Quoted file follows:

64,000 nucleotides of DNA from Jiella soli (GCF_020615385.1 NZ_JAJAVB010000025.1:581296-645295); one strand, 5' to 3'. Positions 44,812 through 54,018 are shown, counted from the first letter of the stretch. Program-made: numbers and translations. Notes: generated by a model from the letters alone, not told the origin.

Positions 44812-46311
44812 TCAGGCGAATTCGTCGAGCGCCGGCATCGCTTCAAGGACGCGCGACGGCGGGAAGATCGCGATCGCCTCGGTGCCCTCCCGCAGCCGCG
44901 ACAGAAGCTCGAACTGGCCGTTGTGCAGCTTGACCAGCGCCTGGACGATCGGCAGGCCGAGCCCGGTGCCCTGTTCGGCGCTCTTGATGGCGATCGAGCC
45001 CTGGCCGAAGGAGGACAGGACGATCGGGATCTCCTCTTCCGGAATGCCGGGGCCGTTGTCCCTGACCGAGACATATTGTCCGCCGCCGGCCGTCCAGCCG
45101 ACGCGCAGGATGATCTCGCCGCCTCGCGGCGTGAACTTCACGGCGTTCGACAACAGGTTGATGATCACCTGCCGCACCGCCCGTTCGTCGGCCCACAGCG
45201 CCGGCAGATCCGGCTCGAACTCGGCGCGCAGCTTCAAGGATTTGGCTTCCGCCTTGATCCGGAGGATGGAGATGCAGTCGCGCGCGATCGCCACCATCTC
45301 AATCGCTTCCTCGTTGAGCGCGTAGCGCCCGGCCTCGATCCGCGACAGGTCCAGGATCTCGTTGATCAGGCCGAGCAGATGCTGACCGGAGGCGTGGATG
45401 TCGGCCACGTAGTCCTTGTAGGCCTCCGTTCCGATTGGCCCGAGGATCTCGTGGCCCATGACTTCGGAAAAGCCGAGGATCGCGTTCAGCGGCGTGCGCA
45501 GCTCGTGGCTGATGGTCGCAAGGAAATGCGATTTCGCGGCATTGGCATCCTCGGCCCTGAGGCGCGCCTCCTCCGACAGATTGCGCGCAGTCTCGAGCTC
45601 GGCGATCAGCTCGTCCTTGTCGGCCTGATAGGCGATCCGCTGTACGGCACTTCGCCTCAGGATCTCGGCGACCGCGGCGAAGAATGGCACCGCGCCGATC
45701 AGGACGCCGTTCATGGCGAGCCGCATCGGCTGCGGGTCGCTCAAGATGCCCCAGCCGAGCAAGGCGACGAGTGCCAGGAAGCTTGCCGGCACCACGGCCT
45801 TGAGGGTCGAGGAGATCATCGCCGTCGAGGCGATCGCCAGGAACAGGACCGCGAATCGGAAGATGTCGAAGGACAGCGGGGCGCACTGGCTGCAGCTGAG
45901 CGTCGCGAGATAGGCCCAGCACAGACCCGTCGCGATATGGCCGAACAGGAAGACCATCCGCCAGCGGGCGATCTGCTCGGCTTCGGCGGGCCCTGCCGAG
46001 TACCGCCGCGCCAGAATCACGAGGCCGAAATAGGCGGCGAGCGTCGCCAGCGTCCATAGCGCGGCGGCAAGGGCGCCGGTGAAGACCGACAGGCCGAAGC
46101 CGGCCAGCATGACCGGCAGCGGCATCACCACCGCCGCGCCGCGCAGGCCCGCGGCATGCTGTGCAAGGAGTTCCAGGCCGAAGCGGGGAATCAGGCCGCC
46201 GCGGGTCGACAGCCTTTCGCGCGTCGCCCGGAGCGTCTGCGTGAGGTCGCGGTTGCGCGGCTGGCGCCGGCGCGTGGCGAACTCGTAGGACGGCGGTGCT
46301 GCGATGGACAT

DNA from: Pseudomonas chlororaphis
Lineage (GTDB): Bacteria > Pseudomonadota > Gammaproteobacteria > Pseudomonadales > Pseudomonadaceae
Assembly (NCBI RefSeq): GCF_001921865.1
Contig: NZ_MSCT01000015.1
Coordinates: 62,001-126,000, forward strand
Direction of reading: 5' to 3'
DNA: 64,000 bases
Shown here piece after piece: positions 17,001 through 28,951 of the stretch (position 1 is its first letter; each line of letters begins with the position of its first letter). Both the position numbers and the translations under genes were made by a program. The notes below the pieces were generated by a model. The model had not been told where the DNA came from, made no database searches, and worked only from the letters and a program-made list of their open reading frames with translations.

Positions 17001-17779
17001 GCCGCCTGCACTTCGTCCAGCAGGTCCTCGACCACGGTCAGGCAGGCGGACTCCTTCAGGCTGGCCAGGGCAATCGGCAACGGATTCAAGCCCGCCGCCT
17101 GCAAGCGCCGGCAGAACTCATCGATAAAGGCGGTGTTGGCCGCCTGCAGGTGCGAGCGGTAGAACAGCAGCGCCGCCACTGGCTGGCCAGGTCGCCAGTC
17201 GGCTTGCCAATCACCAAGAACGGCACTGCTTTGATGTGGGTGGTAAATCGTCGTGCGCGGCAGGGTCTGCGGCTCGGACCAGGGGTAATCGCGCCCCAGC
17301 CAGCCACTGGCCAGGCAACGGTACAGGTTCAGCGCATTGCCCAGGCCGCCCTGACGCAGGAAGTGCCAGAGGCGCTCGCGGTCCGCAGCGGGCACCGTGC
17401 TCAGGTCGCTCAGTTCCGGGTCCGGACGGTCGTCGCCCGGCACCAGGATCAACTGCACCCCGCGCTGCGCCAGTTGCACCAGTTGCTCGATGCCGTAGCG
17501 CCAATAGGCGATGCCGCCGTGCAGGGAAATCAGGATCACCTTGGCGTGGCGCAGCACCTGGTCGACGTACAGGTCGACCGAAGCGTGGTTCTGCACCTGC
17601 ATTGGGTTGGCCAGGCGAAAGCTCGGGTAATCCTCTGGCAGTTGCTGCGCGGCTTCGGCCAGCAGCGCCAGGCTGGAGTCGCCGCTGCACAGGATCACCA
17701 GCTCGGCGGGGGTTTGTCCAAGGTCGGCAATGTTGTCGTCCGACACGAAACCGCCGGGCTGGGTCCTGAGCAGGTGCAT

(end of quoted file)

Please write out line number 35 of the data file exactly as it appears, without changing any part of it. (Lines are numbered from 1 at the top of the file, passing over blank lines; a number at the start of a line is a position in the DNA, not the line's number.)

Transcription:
17701 GCTCGGCGGGGGTTTGTCCAAGGTCGGCAATGTTGTCGTCCGACACGAAACCGCCGGGCTGGGTCCTGAGCAGGTGCAT